Rug Cleaning Dublin Blog
Is Rug Cleaning Safe?
“I’m a little bit nervous about having my rug cleaned”
It is surprising how often we hear these words. Although we also clean carpets and upholstery, there is rarely the same concern expressed. Perhaps the reason is that it takes so long to choose the rug in the first place. It may also be that some special circumstance is related to the rug; perhaps it was a purchase from a memorable trip abroad, or inherited from a loved one. Perhaps it has a sentimental value, or perhaps you just really really like it. In any case, we find that people are more concerned about the outcome of the rug cleaning experience than any other.
Main issue with rug cleaning
There is really no need to be concerned. Most rugs are made up of mostly natural fibres. The vast majority are wool, then silk, cotton etc. The only thing that can really go wrong in rug cleaning is that the colours may run. This problem is easily avoided by doing dye tests on all of the colours. If a dye test shows the colours to be stable, the rug is safe to clean. However, to be completely safe, a textile rinse should be used as the last process. This prevents any late bleed on rugs.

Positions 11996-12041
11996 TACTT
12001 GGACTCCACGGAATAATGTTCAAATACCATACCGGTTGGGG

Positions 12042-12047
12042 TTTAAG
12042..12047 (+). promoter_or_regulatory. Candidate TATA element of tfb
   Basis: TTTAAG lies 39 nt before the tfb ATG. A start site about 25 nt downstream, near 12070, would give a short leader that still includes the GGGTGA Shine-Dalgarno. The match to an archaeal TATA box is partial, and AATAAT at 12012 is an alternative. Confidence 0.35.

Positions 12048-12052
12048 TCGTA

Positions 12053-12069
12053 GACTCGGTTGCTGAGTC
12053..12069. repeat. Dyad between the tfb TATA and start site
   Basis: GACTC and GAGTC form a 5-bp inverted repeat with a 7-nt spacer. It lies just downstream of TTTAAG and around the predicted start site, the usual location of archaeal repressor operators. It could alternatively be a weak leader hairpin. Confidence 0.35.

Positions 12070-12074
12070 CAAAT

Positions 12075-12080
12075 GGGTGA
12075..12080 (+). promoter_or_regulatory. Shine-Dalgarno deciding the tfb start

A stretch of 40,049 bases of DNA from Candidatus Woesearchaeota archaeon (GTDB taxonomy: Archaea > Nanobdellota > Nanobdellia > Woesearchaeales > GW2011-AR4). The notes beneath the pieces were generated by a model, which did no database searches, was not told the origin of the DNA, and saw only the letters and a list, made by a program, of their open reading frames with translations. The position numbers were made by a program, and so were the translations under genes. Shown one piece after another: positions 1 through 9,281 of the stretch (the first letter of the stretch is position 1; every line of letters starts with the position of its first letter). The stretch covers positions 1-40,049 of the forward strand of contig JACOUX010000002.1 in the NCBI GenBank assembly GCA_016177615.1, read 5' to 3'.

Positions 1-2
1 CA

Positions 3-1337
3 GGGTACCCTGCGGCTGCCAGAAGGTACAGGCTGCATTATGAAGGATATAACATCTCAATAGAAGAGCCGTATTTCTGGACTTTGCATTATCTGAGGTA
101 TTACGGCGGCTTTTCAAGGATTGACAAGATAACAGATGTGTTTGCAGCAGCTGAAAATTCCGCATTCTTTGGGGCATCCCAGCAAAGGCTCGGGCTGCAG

If the colours are unstable, there are usually two options. If the colour is light, it is usually fine to clean with a detergent which has a low PH (below 6). If the colour transfer is strong, the rug can still be cleaned, either with a dry-cleaning compound or fluid.
It is important that the colour tests be done in order to ascertain which cleaning method should be used.
Different methods used for different types
Full extraction cleaning is possible where there is no colour problem. This gives the best results possible.
So we understand people’s fears about rug cleaning. But, your rug in the proper hands is safe. Just make sure you get it into the right hands*.
*Our Rug Cleaning Dublin Centre has been purpose-built for cleaning rugs with a custom designed drying room. Combine this with over 30 years’ experience and you know your rug will be in good hands.
Next: Read Tom’s blog post about a company who went with a cheaper quote, which ended up costing them in the long run: Quality versus Price